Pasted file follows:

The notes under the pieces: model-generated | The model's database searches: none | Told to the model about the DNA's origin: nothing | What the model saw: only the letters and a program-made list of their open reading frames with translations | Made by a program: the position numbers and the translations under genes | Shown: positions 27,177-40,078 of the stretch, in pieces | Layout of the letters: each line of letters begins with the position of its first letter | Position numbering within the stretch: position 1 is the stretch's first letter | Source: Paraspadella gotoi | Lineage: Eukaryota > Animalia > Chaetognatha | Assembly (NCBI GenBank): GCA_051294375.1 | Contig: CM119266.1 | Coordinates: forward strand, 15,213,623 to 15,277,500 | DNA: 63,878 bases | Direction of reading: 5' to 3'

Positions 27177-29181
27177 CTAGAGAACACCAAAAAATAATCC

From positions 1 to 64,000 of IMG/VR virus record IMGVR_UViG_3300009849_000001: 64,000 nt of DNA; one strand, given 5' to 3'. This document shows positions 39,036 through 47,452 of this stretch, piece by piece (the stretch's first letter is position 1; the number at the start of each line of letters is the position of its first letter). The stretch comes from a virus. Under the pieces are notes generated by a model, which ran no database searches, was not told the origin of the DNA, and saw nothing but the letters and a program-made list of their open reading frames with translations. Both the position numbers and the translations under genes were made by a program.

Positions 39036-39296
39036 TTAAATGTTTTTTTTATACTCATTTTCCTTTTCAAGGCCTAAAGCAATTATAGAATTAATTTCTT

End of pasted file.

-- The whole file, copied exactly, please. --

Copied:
The notes under the pieces: model-generated | The model's database searches: none | Told to the model about the DNA's origin: nothing | What the model saw: only the letters and a program-made list of their open reading frames with translations | Made by a program: the position numbers and the translations under genes | Shown: positions 27,177-40,078 of the stretch, in pieces | Layout of the letters: each line of letters begins with the position of its first letter | Position numbering within the stretch: position 1 is the stretch's first letter | Source: Paraspadella gotoi | Lineage: Eukaryota > Animalia > Chaetognatha | Assembly (NCBI GenBank): GCA_051294375.1 | Contig: CM119266.1 | Coordinates: forward strand, 15,213,623 to 15,277,500 | DNA: 63,878 bases | Direction of reading: 5' to 3'

Positions 27177-29181
27177 CTAGAGAACACCAAAAAATAATCC

From positions 1 to 64,000 of IMG/VR virus record IMGVR_UViG_3300009849_000001: 64,000 nt of DNA; one strand, given 5' to 3'. This document shows positions 39,036 through 47,452 of this stretch, piece by piece (the stretch's first letter is position 1; the number at the start of each line of letters is the position of its first letter). The stretch comes from a virus. Under the pieces are notes generated by a model, which ran no database searches, was not told the origin of the DNA, and saw nothing but the letters and a program-made list of their open reading frames with translations. Both the position numbers and the translations under genes were made by a program.

Positions 39036-39296
39036 TTAAATGTTTTTTTTATACTCATTTTCCTTTTCAAGGCCTAAAGCAATTATAGAATTAATTTCTT